NATO chief criticizes terror 'gap'UNITED NATIONS, New York The head of NATO said Thursday that there was a critical "perception gap" between Europe and the United States on the subject of global terror and that Europeans needed to move closer to the American view of the seriousness of the threat.
"Your country focused very much on the fight against terror while in Europe we focused to a lesser extent on the consequences for the world," Jaap de Hoop Scheffer, NATO's secretary general, said in an interview. "We looked at it from different angles and that, for me, is one of the reasons you saw such frictions in the trans-Atlantic relationship."
As a result, he said, Europe was lagging behind the United States in merging external and internal security to combat terrorism and Europe had to catch up.
"If the gap is to be bridged, it has to be done from the European side and not from the United States," he said, adding that the conflict in Iraq, the issue that helped divide the alliance, now provides an opportunity for uniting it.
"Where allies very much agree, and must agree, is the fact that whatever ways they have looked at the war in Iraq and the run-up to it and the split we saw, we cannot afford to see Iraq go up in flames," he said. "It is everyone's obligation that we get Iraq right."
De Hoop Scheffer is a former Dutch foreign minister who backed the Bush Administration's war in Iraq without alienating other European leaders and became NATO's head on Jan. 1. He said that his meeting with President George W. Bush in Washington Wednesday should be taken as a sign that trans-Atlantic frictions had eased.
"It's not as if I came here with doubt and my meeting with the president washed it all away," he said. "The fact that the secretary general of NATO is the first foreign visitor that President Bush has met since the election is a clear sign of the full commitment of this administration and of this president to the trans-Atlantic alliance," he said.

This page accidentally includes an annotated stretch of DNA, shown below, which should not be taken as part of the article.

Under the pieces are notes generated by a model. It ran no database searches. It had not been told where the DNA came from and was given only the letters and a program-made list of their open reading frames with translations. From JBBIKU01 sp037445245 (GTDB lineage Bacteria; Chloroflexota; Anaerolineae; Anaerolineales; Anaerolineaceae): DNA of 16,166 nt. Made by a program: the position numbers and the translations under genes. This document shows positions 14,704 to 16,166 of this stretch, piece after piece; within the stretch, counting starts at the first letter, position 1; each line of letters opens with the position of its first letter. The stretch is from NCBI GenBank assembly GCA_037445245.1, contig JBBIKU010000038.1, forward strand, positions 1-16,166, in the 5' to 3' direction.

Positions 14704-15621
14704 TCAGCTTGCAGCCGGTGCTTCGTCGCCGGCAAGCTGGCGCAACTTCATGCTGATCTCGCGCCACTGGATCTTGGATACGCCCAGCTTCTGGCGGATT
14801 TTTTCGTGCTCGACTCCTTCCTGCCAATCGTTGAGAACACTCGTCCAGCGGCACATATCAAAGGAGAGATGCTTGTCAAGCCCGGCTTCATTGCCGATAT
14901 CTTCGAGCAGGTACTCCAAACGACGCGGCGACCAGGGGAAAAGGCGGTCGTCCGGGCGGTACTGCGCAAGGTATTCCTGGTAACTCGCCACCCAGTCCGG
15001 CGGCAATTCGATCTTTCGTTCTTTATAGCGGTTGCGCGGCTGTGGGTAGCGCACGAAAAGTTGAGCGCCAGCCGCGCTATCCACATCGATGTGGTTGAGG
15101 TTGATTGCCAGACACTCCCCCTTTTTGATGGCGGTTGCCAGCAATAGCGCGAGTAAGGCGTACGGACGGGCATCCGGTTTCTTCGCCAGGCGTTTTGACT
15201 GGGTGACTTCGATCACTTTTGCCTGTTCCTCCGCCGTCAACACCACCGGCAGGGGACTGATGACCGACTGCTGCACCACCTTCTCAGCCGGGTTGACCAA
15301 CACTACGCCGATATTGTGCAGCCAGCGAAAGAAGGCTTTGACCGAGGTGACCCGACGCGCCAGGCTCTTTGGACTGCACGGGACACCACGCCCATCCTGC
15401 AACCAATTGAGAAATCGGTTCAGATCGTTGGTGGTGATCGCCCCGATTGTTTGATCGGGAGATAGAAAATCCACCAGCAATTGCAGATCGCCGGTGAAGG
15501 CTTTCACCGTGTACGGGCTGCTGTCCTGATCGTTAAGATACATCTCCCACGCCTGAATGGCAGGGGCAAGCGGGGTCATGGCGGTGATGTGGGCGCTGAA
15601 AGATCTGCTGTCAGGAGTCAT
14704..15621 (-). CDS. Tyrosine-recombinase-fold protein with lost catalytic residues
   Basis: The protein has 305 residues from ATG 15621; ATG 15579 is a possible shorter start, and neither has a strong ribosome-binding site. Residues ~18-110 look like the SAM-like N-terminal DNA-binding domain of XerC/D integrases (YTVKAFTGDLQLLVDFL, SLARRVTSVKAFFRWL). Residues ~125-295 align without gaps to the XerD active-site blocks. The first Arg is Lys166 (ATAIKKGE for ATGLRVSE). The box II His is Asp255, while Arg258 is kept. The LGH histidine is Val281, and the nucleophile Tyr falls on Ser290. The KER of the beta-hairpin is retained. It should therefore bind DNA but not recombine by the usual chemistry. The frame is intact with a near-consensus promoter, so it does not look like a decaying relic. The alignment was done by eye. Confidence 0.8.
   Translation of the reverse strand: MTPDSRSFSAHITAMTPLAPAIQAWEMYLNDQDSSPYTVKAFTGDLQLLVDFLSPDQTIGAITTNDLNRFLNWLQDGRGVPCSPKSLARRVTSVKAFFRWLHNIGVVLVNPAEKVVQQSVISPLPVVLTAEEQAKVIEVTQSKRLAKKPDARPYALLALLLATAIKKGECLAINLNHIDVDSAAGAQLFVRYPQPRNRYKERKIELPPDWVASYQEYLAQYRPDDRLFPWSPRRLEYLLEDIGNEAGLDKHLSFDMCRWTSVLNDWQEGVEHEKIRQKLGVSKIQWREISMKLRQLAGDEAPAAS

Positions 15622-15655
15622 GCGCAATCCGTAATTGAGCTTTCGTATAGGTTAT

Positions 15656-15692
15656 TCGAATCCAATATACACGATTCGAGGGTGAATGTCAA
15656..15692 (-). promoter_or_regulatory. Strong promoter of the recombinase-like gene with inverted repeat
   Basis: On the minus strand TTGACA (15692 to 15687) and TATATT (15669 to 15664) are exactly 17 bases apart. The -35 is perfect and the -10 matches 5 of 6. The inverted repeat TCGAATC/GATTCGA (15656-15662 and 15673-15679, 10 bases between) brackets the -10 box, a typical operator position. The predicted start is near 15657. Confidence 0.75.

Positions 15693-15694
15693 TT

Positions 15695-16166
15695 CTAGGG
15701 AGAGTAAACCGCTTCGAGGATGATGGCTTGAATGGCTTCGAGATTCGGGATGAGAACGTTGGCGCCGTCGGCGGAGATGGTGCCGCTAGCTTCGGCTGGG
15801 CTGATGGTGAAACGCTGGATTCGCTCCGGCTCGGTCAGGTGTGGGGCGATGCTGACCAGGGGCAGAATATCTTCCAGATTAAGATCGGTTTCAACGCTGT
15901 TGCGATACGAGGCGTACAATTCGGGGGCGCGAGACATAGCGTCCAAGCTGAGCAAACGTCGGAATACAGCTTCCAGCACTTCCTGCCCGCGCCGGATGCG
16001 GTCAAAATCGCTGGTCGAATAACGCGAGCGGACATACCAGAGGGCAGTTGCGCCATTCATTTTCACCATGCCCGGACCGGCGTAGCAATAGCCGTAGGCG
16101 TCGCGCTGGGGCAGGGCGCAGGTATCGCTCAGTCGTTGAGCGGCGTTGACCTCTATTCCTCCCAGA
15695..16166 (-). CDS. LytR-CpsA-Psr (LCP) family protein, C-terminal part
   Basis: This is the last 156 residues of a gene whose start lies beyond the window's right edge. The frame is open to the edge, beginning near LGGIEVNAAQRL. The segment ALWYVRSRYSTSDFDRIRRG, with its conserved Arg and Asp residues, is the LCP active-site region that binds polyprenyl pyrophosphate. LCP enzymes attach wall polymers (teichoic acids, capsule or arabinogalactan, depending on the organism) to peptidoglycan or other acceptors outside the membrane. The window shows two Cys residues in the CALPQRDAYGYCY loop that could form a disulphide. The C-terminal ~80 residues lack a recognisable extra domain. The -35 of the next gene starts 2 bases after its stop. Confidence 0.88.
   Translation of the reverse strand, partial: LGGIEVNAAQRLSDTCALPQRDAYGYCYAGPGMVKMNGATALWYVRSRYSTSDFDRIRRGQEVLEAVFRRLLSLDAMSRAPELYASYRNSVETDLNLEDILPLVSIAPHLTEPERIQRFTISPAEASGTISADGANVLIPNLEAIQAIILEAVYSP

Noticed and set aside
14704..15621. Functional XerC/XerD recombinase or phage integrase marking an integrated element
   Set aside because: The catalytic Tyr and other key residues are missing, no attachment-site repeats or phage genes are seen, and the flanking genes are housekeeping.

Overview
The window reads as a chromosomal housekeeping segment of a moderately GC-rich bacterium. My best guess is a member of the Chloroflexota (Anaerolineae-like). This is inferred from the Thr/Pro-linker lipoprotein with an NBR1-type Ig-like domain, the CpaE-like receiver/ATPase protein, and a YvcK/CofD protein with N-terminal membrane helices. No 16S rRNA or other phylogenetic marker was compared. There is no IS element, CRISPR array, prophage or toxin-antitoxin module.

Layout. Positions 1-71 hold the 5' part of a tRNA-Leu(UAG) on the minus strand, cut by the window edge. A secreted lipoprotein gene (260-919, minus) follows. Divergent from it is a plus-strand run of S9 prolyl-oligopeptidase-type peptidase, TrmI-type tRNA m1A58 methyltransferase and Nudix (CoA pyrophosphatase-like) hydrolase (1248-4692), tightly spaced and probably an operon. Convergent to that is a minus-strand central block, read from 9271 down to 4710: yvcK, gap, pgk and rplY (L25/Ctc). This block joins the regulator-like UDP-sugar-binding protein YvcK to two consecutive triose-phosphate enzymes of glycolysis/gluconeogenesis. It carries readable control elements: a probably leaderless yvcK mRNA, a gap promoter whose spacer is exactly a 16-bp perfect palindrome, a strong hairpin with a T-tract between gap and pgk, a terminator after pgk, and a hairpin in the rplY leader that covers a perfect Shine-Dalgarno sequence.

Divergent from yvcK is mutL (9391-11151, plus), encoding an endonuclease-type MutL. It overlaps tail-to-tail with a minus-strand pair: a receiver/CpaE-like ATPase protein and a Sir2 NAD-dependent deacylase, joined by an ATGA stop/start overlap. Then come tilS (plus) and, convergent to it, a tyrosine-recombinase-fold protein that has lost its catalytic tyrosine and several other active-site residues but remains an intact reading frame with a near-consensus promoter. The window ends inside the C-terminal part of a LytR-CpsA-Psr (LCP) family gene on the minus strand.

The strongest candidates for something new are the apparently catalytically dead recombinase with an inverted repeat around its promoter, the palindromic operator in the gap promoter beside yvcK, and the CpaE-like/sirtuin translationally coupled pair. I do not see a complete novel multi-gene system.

The Iraqi government has asked NATO to train its security forces and de Hoop Scheffer said that 10 of the 19 member states were contributing to that training. It is taking place both within Iraq and outside the country, which has been the preference of France, Germany and Spain, in Jordan and at European military schools. He said he hoped to have the program fully operational by the end of the year.
The experience of Iraq, he said, had taught him two lessons as a European and as a proponent of the Atlantic alliance.
"The first is that if Europe sees its integration process as one directed against the United States, it will not work because the result will be a split in Europe, and that is an ambition that no European should have.
"The second is that if you want to have a trans-Atlantic dialogue between grown-ups, I know that any president and any American administration is willing to listen to the European voice as long as it is one European voice. If it is five different voices, they will not take the trouble to listen and they will wonder what is Europe," he said.
NATO has 9,000 troops working on reconstruction in Afghanistan, but de Hoop Scheffer said his greatest concern there - and one he planned to raise in a meeting Thursday with the UN secretary general, Kofi Annan - was the explosive growth of the heroin trade and its threat to both the country's political future and to NATO's work.
"My point is that if the international community doesn't take this problem head on, then what are we doing there ?" he said.